Facebook vs Snapchat – the copycat spree

We recently published an article on how social media is becoming “amnesic” with the epidemic of the stories feature. But there’s a thin line between liking someone and being obsessed with them. Like a teenage schoolgirl wanting to be like the cool girl in class, the copycat spree is becoming ridiculous now. Following is a short recap of the Facebook vs Snapchat series.

Episode 1: Try to buy Snapchat

In 2013, Facebook offered to buy Snapchat for $ 3 Billion (that is over 19 thousand crore ₹). Two year old Snapchat refused to sell. So Mark tried to get back at Snapchat. How? In the following steps.

Episode 2: Try to make apps to weaken Snapchat

Facebook tried to make an app that would rival Snapchat called Slingshot. Basically the idea is to sling your shot back to see your friend’s shot. Naturally, this did not go well.

Source: The Verge

Episode 3: Launch a full fledged copycat campaign

When Facebook owned Instagram launched Stories to spite Snapchat, it wasn’t the last time they were going to try to spite Snapchat. The following images will tell you that.

Instagram Stories. Source: TechCrunch

WhatsApp status stories

New WhatsApp Status. Source: Instagram

Facebook Stories. Source: Business Insider

Episode 4: Deliver the death blow

Finally after Facebook copied the same thing three times, inevitably the fourth time was due. TechCrunch did a full cover on “Messenger Day” if you want to check that out.

“Messenger Day”. Source: TechCrunch.

Here’s what’s worrying. Facebook doesn’t care for originality anymore. Even though this has happened before with not so popular apps, Facebook has launched a full scale attack on a competitor. It’s dominating the social platform and making sure no one can come behind.

Finale: Why isn’t Snapchat suing Facebook? And is this the end?

Snapchat is not suing Facebook because it’s not strictly illegal. In one of the oldest of such cases, Apple computer v. Microsoft Corp., Apple tried to sue Microsoft citing that their Windows 2.0 Graphical User Interface (GUI) similar to Apple’s Lisa. Apple lost the case and the court ruled that Apple could not patent something because the “look and feel” of something was similar. The individual elements could be copyrighted but Apple did not have rights to them, Xerox did. Apple lost the cases and subsequently, Apple almost went extinct. Microsoft bailed Apple out by agreeing to invest in Apple for five years and continuing to build the Microsoft Office Suite for Apple’s devices in exchange for making Internet Explorer the default browser on the Macintosh. Apple only regained its strength after the revolutionary iPod hit stores in 2001.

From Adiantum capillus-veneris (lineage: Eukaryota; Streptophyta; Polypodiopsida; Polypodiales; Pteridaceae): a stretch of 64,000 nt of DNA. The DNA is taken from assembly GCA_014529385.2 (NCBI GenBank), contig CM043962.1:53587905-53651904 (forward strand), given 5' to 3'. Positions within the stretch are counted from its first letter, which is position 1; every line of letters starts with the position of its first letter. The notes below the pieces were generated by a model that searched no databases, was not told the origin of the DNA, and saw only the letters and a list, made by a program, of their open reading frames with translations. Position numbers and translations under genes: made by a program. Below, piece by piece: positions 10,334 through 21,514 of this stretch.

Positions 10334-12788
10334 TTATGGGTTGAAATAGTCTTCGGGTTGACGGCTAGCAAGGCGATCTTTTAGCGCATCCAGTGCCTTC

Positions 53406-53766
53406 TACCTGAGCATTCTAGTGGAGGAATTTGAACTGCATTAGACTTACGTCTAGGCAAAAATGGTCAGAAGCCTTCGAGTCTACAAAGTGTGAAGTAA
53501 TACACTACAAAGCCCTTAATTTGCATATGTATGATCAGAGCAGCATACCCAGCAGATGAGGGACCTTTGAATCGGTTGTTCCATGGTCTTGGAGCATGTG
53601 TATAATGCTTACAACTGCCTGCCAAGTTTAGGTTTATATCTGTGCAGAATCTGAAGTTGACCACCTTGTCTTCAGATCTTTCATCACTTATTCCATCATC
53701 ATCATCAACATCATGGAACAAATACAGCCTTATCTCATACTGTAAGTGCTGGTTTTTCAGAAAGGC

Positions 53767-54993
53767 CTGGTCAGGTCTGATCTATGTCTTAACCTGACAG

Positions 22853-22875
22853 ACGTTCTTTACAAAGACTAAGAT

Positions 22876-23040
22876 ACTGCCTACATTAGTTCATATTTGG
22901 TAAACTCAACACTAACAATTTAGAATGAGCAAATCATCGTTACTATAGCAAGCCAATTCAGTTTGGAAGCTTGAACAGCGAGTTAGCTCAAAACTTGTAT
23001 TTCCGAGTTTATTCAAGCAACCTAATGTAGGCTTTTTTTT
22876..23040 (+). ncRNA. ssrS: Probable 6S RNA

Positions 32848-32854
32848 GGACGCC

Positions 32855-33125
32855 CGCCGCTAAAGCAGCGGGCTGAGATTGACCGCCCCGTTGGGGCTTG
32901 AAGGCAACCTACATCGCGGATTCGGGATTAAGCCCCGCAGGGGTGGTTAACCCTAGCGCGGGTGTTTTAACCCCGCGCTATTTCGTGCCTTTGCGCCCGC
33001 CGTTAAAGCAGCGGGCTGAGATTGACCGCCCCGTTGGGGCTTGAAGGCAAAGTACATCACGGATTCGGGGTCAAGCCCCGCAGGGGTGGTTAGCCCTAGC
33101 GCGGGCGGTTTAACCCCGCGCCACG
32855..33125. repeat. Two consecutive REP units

Snapchat could sue Facebook but would inevitably lose the case because “ideas” or content “formats” (as the Instagram CEO Kevin Systrom says) cannot be copyrighted. The only way for Snapchat to survive is if they do something revolutionary as well. Filters or “lenses” as Snapchats calls them won’t cut it because as much as it is fun to use Snapchat lenses, it’s not revolutionary.

Personally I have no love for Snapchat or the “stories” feature, but we’re going to find out how it’ll work out with all of you.

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